C1001 error when you compile source code that contains the ternary operator (?:) in Visual C++

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Article ID: 216715 - View products that this article applies to.
This article was previously published under Q216715
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SYMPTOMS

When compiling source code containing the ternary operator (?:), if the compiler converts one of the operands from one class type to another, incorrect code may be generated or you might receive the following error message:
fatal error C1001: INTERNAL COMPILER ERROR (compiler file 'E:\8168\vc98\p2\src\P2\ehexcept.c', line 577)

STATUS

Microsoft has confirmed that this is a bug in the Microsoft products that are listed at the beginning of this article.

This bug was corrected in Visual Studio 6.0 Service Pack 3. For more information about Visual Studio service packs, please see the following articles in the Microsoft Knowledge Base:
194022 Visual Studio 6.0 service packs, what, where, why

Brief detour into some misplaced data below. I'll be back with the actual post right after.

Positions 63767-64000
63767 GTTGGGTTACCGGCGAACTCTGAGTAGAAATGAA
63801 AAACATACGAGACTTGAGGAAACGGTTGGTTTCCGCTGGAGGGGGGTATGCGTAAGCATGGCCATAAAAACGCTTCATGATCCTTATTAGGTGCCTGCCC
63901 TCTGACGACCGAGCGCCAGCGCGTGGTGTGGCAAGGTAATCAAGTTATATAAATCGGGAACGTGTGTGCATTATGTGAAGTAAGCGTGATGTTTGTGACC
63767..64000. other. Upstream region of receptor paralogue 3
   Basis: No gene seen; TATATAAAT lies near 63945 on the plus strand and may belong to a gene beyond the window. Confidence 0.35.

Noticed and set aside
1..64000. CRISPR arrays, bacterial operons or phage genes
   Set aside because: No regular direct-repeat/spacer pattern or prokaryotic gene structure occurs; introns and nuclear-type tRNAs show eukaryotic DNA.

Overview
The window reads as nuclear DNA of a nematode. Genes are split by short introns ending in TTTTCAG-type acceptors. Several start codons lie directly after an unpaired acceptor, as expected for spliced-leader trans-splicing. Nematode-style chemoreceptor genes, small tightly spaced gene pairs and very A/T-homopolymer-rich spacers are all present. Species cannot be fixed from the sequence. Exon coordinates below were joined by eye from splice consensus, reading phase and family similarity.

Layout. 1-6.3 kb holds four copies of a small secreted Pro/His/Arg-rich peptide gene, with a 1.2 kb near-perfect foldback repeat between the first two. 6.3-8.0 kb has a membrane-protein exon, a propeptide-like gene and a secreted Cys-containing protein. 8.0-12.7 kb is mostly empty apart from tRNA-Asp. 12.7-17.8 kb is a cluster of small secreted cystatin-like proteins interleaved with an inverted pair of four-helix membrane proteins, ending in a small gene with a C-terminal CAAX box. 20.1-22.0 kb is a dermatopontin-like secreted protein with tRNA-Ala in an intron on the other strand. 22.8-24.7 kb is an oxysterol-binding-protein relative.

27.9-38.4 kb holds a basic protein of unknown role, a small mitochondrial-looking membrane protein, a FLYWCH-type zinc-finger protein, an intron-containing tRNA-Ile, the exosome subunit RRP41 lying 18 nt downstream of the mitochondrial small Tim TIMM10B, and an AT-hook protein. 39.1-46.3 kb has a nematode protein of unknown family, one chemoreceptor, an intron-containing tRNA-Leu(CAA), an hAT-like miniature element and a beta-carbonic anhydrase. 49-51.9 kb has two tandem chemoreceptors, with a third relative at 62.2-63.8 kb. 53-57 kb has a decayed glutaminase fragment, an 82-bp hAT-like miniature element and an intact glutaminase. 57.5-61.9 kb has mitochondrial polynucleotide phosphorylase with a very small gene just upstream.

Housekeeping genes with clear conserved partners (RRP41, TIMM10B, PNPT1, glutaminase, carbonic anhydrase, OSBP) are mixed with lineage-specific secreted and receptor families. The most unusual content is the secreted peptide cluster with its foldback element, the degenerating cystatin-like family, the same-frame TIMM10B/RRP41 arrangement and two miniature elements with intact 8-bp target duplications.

194295 How To Tell That a Visual Studio Service Pack Is Installed

MORE INFORMATION

Steps to Reproduce Behavior

#include <afx.h>
class F
{
	char m_str[50];
	CString cstr;
public:
	F(char *str)
	{
		strcpy(m_str, str);
		cstr = "CSTRING";
	}
	operator CString() 
	{
		cstr = m_str;
		return cstr;
	}
};

void H( const CString & state)
{
	F f("test");
	CString str;
	str = (state != "off") ? state : f;
}
				

Properties

Article ID: 216715 - Last Review: February 21, 2014 - Revision: 3.1
APPLIES TO
  • Microsoft Visual C++ 6.0 Enterprise Edition
  • Microsoft Visual C++ 6.0 Professional Edition
  • Microsoft Visual C++, 32-bit Learning Edition 6.0
Keywords: 
kbnosurvey kbarchive kberrmsg kbbug kbfix kbvc600fix kbcpponly kbcompiler kbvs600sp3fix KB216715

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